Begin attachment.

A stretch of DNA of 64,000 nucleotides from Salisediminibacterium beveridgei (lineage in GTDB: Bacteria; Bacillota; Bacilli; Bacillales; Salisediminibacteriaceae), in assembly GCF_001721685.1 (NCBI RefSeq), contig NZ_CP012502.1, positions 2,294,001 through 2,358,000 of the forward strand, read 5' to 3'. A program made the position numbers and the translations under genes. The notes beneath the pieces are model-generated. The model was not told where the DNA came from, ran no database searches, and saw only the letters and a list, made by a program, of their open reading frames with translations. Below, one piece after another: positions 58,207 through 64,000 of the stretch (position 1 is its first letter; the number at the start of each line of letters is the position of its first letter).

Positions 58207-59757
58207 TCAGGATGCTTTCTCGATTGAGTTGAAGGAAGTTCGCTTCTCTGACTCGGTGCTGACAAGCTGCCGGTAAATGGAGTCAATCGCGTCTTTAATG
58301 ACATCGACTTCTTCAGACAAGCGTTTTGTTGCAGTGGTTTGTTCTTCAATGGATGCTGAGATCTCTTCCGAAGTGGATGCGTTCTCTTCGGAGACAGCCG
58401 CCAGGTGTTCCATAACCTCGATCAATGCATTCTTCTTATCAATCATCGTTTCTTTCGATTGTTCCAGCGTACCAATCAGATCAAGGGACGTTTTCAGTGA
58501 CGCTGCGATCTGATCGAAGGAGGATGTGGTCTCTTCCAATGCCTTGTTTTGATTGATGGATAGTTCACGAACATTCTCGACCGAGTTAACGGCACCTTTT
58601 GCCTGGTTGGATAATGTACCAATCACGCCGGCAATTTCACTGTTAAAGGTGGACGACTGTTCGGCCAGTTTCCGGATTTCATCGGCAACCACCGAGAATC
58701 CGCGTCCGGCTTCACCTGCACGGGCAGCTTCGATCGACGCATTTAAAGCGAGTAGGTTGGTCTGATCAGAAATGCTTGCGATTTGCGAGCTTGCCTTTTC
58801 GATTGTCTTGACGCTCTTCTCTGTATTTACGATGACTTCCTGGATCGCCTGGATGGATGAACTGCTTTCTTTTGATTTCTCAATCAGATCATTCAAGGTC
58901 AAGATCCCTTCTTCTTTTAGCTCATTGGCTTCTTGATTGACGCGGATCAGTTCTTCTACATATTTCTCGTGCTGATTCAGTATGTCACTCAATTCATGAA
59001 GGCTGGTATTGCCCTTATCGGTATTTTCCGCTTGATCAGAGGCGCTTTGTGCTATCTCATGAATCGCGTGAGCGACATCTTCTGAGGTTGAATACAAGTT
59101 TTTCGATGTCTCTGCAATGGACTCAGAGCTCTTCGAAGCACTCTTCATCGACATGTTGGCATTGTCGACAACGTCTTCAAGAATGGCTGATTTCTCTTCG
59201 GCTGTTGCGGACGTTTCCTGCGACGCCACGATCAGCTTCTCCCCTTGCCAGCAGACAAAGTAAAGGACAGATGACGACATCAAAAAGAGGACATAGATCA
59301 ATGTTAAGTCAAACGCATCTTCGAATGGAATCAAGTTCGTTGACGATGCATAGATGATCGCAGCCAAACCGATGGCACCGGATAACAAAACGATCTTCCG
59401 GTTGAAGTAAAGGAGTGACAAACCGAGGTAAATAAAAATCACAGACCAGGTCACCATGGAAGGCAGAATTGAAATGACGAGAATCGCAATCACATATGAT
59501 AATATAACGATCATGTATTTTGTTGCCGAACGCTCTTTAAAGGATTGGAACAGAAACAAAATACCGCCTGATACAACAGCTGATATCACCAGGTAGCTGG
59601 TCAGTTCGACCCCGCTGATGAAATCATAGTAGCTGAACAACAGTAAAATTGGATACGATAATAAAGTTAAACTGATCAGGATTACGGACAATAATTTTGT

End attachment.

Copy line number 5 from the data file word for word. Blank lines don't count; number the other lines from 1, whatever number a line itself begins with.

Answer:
58401 CCAGGTGTTCCATAACCTCGATCAATGCATTCTTCTTATCAATCATCGTTTCTTTCGATTGTTCCAGCGTACCAATCAGATCAAGGGACGTTTTCAGTGA